6. Behavioral Checklist

Checklist appraisal are another appraisal method and are either basic, weighted or forced choice. The basic checklist development follows a procedure similar to BARS, in that a job analysis must be performed to come up with a job description. Then, several performances categories are indicated from which a wide range of favourable and unfavourable  bahaviours are created. These are then randomly assigned to the checklist representing an accurate statement of favourable and favourable job    performance. Randomness keeps the evaluator alert, because each behaviour must be carefully read and helps control tendency Although checklists are easy to use and score, they are time consuming and costly to construct. Such checklists tend to be abroad and to make them more job specific increases the cost. Also , basic checklists assign equal weight to each item ,ignoring any contribution differences of performance variables. However , the weighted checklist overcomes this problem.

The procedure to determine weighting of the checklist is quite simple. A list of performance variables is drawn up, and knowledge persons assign varying weights depending upon their judgements as to the relative value of each variable for job performance. At times, organization policies, such as concern for safety , will be reflected in higher weights.

7. Forced choice

The forced choice appraisal techniques are rating method that requires the rater to make choices among descriptive sentences. The forced choice checklists is a time consuming method because it requires the development of a set of sentences ranging
from the high level of performance for variables such effort ,to the lowest level of acceptance performance. If an accurate set of sentences is developed, then the result may be a reduction of rater error, particularly central tendecy .One technique often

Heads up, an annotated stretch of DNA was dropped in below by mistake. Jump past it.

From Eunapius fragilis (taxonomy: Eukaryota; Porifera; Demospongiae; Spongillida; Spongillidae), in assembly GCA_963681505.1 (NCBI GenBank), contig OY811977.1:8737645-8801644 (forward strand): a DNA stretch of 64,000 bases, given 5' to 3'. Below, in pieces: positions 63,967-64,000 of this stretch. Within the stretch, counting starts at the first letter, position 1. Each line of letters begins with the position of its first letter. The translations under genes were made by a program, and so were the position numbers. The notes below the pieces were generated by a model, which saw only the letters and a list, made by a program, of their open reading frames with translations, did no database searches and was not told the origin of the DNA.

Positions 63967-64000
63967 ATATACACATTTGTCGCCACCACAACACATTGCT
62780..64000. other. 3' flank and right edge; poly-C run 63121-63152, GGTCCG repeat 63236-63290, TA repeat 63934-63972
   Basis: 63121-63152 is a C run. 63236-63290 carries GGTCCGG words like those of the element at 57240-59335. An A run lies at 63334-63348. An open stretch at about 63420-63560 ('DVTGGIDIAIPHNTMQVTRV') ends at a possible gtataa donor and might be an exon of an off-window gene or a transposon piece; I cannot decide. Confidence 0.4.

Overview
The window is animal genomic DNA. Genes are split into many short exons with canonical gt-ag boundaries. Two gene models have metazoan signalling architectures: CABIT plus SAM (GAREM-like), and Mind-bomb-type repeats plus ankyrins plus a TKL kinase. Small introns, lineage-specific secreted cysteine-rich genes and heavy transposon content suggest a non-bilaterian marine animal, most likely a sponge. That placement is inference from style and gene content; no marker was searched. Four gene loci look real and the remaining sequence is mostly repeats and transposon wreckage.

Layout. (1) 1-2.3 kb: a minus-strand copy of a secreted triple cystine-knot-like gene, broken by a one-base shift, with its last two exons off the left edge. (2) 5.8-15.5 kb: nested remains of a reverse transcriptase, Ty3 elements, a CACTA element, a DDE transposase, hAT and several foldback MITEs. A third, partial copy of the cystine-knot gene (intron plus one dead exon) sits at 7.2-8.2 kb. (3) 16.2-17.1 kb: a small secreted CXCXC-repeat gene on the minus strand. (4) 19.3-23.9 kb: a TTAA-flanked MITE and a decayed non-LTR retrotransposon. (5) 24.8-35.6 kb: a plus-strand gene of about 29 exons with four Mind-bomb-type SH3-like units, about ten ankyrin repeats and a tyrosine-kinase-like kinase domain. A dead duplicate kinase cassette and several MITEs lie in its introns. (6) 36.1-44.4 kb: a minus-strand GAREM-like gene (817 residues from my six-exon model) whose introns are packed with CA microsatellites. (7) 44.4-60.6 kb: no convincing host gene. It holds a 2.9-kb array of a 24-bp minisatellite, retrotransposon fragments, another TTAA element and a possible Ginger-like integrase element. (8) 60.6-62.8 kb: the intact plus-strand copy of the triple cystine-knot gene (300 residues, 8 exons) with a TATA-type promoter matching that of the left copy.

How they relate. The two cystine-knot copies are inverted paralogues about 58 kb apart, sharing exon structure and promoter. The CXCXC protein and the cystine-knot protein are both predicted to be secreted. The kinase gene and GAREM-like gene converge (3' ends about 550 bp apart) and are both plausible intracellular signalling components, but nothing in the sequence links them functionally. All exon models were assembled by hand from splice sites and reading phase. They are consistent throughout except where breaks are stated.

used to keep the raters alert is using a combination of positive and negative sentences for each job variable. Raters are not given the screening format , so they unable to intentionally give high or low ratings.

8. Forced Distribution

Another method of appraisal is forced distribution, which presents the rater with a limited number of categories and require and require a designate portion of ratees for each category. This technique is relatively simple and inexpensive. Employees are
divided into set categories, such, as the highest rated individuals for a particular variable quality, attendance, etc. This highest category must include 5 percent of all the employees being rated, the above average category must include the next 15 percent, the average category must include next 60 percent, and so on. One problem with forced distribution is that the group being evaluated may exceed or not meet the designated percentage category, thereby diluting the validity of the category.
As with other forced techniques ,rater errors such as central tendency and to be reduced; however the forced distribution maz cause ill feelings among raters and ratees because the method is so objective.

Implementing performance management
A business may have the latest performance management systems, but it will fail unless it is implemented or put into action correctly. Front line supervisors may not understand the goal of the system and are confused by the objectives .Is the aim of the system to help employees meet the company’s expectations which will further their job security , Or is the system designed to have a record that will inhibit employees from suing the company